This is a story of a poodle. I found this poodle in an alley, frozen in its pose, glistening from the orange glow of the streetlight. Its poorly painted eyes stared deeply into mine, as if it were trying to communicate with me. “Too many cold nights in the dark alley, too many owners who no longer wanted me, this, this is the end of me.”, they seemed to say. I, too, found it rather cliche, but I could not leave it there to perish. I recall being very excited to find it. It is a conversation piece the ladies or gentlemen will ask about. However, it was still a mere statue, and after some time the bemusement was no longer enough. I contemplated disposing of it, but those eyes called out to me, “No! I'm a ridiculous artifact of the past, make me into something new, grant me new life!”. I could not resist, and decided it would make an excellent lamp. Finally, after months upon months of no activity, the day came. I found a lamp in the alley that would fit it perfect. This is a story…about a poodle lamp.
performed the initial lobotomy drilled the first hole using a ceramic/glass drill bit, which was unfortunately too small for the lamp post. I think I used vaseline for the lubricant. After that I used a dremel with a diamond-coated “bling” bit to grind the hole out to size. For this, I built a small dam around the hole and periodically filled it with fresh water for cooling. I then assembled the lamp pole into the poodle.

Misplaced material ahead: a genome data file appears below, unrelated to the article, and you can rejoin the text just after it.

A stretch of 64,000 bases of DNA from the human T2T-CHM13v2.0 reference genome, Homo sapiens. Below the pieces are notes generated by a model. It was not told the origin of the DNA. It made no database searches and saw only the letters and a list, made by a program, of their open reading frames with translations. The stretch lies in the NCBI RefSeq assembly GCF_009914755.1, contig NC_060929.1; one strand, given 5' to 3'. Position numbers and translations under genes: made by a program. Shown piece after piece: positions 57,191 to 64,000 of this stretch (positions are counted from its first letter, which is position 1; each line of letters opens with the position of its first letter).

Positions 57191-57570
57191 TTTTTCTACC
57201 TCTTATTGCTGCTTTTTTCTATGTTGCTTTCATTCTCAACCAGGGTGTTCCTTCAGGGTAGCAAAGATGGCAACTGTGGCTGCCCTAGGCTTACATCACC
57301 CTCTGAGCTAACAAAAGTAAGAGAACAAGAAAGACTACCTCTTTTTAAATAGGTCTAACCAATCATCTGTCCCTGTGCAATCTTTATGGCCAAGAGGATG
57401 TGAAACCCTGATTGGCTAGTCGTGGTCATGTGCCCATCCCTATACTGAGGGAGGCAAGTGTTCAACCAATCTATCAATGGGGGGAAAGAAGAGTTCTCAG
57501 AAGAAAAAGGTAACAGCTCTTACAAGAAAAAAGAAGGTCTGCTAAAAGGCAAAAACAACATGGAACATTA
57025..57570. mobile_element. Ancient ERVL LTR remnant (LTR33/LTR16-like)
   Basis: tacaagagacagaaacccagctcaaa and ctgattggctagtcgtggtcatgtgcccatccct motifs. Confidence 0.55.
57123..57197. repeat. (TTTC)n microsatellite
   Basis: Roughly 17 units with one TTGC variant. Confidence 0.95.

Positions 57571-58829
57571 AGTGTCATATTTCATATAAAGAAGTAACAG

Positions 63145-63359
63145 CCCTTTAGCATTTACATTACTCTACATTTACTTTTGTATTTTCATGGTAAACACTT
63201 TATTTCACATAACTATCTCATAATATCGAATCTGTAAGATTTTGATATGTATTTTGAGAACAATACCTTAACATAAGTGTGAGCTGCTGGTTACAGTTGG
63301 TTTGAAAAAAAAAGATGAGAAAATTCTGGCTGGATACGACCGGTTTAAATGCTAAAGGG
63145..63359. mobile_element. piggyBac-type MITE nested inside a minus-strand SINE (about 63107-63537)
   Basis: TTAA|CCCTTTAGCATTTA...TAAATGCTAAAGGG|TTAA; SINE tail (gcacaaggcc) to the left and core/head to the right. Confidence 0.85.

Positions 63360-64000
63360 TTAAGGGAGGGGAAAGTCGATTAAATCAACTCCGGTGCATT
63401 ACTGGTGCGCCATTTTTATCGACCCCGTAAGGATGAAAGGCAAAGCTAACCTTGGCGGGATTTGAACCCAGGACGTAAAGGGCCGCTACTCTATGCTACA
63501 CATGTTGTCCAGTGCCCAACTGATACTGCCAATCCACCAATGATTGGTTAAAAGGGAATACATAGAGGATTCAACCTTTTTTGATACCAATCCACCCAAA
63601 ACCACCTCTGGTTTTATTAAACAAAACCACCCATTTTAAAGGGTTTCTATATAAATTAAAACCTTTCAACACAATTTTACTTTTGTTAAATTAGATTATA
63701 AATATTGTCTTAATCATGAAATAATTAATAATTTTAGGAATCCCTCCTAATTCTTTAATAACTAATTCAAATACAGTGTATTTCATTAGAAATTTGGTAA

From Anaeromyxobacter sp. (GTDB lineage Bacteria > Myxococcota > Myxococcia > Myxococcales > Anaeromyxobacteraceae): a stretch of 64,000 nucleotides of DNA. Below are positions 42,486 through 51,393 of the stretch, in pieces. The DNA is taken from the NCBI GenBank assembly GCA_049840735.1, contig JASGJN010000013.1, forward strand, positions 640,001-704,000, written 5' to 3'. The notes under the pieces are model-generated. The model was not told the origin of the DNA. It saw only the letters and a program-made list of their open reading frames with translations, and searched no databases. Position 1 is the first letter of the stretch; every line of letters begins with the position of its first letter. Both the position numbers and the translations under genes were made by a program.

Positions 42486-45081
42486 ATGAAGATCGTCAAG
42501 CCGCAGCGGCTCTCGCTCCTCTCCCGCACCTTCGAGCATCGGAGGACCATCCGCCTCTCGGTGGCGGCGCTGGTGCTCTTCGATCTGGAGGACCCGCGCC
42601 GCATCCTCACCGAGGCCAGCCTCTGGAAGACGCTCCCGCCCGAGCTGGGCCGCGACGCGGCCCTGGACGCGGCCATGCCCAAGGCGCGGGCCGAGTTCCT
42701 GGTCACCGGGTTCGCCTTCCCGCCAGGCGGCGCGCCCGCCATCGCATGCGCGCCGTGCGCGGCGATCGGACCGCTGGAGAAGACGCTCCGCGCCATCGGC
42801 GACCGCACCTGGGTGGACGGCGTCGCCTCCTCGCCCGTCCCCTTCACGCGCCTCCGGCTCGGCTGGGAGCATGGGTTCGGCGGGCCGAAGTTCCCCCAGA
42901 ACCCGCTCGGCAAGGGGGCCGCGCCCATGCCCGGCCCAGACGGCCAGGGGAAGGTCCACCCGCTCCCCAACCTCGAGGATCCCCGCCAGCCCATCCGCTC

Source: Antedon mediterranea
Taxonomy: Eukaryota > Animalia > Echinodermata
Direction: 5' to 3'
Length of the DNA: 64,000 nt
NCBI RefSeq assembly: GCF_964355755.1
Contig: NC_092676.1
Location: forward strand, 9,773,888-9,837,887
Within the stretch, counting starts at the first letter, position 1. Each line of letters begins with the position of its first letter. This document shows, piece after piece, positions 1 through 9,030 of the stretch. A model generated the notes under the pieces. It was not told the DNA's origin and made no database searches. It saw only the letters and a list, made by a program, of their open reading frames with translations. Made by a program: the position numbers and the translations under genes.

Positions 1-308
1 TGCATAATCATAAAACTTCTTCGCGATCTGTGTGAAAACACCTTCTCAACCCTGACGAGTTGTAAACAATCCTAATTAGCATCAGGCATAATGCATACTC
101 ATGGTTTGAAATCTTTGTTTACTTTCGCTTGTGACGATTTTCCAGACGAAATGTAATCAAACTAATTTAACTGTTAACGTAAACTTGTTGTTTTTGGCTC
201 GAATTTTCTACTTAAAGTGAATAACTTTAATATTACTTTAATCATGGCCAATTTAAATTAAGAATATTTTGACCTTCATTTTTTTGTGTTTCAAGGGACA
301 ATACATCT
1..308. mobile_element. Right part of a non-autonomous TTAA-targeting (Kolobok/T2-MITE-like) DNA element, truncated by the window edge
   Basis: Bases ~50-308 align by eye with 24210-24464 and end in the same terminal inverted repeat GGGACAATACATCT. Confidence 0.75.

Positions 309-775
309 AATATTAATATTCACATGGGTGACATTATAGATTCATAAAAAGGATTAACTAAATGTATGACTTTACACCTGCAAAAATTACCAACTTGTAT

For the shade, I used a mimeograph of a 4×6'-ish map of Milwaukee they were throwing out at work. I found two and one got destroyed in an accident, so I used that one for the shade. I like the look of the mimeographs. I also like shellac; that's why they call me Jack Shellac. In any case, I cut the map by rolling the lamp shade over it and tracing the pattern out, then tracing out again about 1 1/2“ away from the outer and inner border so I'd have something to glue over the frame. Did I mention I pulled the original shade off of the frame? I don't think I did, but you've gotta do that first. Anyway, so then you cut slits into the outer part and glue it and then fold it over the edges of the lamps shade frame. Once it's glued you just use a foam brush and brush some shellac on, I think I thinned it to like a 2# cut. Then you do that a few times, until you start feeling the shellac, then get some fresh air (no, but really, you probably don't want to be inhaling that much shellac fumes, and you have to let it dry between coats, around an hour or two at least).
I think that's pretty much it. Also, there are pictures you should be seeing unless you're using lynx/links/elinks ( with some exceptions)